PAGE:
Super Potato returns for a second outing following series opener The Epic Origin of Super Potato (2018).
No one will complain that this story, a Spanish import, is difficult to follow. Almost every plot point is explained, immediately after it happens, by the narrator. When Super Potato is kidnapped by the Slug King, the king’s assistant shouts, “WE HAVE CAPTURED AN EARTHLING! WE HAVE CAPTURED AN EARTHLING!” and a caption notes, “The hunting craft, of course, is headed for the dreaded royal ship of the slug King,” and, “Super Potato is in trouble of a cosmic dimension!” The story isn’t quite novel enough to require that degree of analysis: Super Potato is held prisoner in a galactic zoo. (Even the art repeats itself. There are pear shapes everywhere: classically pear-shaped cartoon ETs, in diverse pastel colors, and a pear-shaped rocket ship. There are, interestingly, no human characters.) But some plot twists are loopy enough to be surprising, as when the robot assistant discovers the joy of singing. And one gag, in which the robot repeatedly changes its mood by pushing its own panel of emotion buttons, improves the more it’s prolonged. But that’s just one.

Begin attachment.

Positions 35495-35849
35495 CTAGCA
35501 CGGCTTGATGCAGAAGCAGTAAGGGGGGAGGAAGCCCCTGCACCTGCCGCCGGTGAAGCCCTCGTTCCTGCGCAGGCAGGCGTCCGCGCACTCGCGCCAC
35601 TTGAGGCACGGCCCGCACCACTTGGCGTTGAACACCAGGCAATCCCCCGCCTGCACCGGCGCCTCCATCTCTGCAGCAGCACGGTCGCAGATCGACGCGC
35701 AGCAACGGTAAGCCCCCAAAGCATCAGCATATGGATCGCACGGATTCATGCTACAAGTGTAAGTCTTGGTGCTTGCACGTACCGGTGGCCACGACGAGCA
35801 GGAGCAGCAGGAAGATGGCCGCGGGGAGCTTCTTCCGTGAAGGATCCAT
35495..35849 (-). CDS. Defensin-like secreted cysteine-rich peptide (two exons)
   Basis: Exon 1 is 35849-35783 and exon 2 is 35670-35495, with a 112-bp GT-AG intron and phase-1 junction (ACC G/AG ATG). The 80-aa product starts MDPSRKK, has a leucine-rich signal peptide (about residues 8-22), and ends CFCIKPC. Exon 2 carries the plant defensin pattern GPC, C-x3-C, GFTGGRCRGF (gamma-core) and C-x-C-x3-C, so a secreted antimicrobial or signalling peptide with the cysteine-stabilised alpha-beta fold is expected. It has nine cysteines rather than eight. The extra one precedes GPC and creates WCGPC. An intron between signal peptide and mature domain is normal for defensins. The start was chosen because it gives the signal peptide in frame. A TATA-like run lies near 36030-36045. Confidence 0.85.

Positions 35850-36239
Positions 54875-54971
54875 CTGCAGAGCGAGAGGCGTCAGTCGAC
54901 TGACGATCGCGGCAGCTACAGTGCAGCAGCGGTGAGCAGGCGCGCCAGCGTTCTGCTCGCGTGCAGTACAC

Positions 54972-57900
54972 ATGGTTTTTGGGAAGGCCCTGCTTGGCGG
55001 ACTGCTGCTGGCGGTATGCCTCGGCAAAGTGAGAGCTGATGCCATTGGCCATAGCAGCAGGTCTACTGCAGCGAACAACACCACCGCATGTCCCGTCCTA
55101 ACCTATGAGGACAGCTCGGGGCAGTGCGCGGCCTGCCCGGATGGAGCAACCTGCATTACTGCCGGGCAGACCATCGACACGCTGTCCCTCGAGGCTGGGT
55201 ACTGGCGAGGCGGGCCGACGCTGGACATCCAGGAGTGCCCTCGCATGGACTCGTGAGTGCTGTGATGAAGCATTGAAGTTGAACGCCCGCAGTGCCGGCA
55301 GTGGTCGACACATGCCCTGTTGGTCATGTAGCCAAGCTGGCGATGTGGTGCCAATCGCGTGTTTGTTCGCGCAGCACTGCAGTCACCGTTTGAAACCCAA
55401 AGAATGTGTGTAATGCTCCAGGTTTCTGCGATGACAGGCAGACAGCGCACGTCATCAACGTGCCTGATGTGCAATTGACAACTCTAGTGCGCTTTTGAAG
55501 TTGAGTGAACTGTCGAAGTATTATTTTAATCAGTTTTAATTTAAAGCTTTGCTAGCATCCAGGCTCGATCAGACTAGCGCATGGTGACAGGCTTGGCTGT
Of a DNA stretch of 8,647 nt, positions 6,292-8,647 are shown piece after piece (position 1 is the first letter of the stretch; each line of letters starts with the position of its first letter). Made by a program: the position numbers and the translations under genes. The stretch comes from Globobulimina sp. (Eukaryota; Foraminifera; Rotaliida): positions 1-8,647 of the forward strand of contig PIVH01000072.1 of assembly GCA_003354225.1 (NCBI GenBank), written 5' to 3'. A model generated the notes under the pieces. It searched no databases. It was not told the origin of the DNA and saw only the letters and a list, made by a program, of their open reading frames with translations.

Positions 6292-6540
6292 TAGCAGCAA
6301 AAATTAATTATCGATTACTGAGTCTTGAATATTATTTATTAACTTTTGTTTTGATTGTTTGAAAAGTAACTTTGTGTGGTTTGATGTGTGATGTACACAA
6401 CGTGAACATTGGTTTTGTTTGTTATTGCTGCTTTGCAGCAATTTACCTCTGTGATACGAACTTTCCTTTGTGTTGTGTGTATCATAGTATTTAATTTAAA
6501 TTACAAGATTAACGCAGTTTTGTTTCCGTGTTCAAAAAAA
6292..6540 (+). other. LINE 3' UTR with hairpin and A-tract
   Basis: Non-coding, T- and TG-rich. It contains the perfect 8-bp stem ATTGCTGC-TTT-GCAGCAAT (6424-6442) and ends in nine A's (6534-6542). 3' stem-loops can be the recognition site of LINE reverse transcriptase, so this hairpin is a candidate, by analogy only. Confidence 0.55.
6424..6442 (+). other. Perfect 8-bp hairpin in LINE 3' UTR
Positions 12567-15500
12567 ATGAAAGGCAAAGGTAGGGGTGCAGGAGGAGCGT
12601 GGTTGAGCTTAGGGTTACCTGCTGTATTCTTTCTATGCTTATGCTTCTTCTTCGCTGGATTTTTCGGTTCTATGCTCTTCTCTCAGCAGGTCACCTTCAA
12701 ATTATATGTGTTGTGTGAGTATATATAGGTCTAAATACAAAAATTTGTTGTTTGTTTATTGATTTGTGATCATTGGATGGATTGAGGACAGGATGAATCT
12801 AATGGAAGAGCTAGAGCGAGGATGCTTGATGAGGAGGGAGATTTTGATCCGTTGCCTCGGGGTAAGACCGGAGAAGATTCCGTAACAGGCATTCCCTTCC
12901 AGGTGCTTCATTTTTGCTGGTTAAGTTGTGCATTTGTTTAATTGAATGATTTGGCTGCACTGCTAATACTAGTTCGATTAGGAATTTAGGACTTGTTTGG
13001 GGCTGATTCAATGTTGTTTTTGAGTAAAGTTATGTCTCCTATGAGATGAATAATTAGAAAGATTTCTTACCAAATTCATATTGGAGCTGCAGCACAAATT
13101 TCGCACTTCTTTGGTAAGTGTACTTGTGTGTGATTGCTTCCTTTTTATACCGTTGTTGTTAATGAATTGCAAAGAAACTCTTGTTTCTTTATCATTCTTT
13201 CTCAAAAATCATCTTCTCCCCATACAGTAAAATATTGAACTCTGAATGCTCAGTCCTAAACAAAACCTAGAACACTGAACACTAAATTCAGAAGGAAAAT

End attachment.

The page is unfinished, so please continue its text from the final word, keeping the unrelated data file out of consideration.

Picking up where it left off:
A few of the jokes are worth repeating to friends, but very few kids would want to read the book more than once. (Graphic humor. 6-11)